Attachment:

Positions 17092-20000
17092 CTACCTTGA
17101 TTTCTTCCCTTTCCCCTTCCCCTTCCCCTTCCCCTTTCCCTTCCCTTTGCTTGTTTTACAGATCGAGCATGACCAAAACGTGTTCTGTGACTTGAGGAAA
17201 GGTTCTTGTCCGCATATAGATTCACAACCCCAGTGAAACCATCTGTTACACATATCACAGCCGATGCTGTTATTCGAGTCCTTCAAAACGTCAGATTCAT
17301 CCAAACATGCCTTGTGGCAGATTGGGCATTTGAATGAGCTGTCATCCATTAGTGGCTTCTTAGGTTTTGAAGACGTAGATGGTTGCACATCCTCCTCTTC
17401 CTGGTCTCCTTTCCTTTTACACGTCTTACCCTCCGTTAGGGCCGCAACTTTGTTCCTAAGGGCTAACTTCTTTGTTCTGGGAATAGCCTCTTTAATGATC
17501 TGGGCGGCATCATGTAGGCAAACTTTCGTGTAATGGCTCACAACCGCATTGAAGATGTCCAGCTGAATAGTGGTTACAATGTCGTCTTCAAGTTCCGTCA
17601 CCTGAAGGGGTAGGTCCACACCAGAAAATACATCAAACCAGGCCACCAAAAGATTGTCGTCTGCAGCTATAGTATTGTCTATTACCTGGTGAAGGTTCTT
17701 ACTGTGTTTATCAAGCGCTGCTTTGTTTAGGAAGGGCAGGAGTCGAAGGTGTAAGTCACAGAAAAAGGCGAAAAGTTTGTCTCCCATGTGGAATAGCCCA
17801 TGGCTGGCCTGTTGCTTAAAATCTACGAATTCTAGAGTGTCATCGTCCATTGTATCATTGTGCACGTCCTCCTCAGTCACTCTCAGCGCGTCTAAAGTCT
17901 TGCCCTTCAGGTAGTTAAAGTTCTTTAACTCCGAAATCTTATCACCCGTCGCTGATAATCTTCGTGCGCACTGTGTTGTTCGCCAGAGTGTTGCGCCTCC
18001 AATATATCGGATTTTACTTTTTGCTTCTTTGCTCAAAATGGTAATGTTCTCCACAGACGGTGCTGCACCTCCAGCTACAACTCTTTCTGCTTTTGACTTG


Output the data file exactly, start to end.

Positions 17092-20000
17092 CTACCTTGA
17101 TTTCTTCCCTTTCCCCTTCCCCTTCCCCTTCCCCTTTCCCTTCCCTTTGCTTGTTTTACAGATCGAGCATGACCAAAACGTGTTCTGTGACTTGAGGAAA
17201 GGTTCTTGTCCGCATATAGATTCACAACCCCAGTGAAACCATCTGTTACACATATCACAGCCGATGCTGTTATTCGAGTCCTTCAAAACGTCAGATTCAT
17301 CCAAACATGCCTTGTGGCAGATTGGGCATTTGAATGAGCTGTCATCCATTAGTGGCTTCTTAGGTTTTGAAGACGTAGATGGTTGCACATCCTCCTCTTC
17401 CTGGTCTCCTTTCCTTTTACACGTCTTACCCTCCGTTAGGGCCGCAACTTTGTTCCTAAGGGCTAACTTCTTTGTTCTGGGAATAGCCTCTTTAATGATC
17501 TGGGCGGCATCATGTAGGCAAACTTTCGTGTAATGGCTCACAACCGCATTGAAGATGTCCAGCTGAATAGTGGTTACAATGTCGTCTTCAAGTTCCGTCA
17601 CCTGAAGGGGTAGGTCCACACCAGAAAATACATCAAACCAGGCCACCAAAAGATTGTCGTCTGCAGCTATAGTATTGTCTATTACCTGGTGAAGGTTCTT
17701 ACTGTGTTTATCAAGCGCTGCTTTGTTTAGGAAGGGCAGGAGTCGAAGGTGTAAGTCACAGAAAAAGGCGAAAAGTTTGTCTCCCATGTGGAATAGCCCA
17801 TGGCTGGCCTGTTGCTTAAAATCTACGAATTCTAGAGTGTCATCGTCCATTGTATCATTGTGCACGTCCTCCTCAGTCACTCTCAGCGCGTCTAAAGTCT
17901 TGCCCTTCAGGTAGTTAAAGTTCTTTAACTCCGAAATCTTATCACCCGTCGCTGATAATCTTCGTGCGCACTGTGTTGTTCGCCAGAGTGTTGCGCCTCC
18001 AATATATCGGATTTTACTTTTTGCTTCTTTGCTCAAAATGGTAATGTTCTCCACAGACGGTGCTGCACCTCCAGCTACAACTCTTTCTGCTTTTGACTTG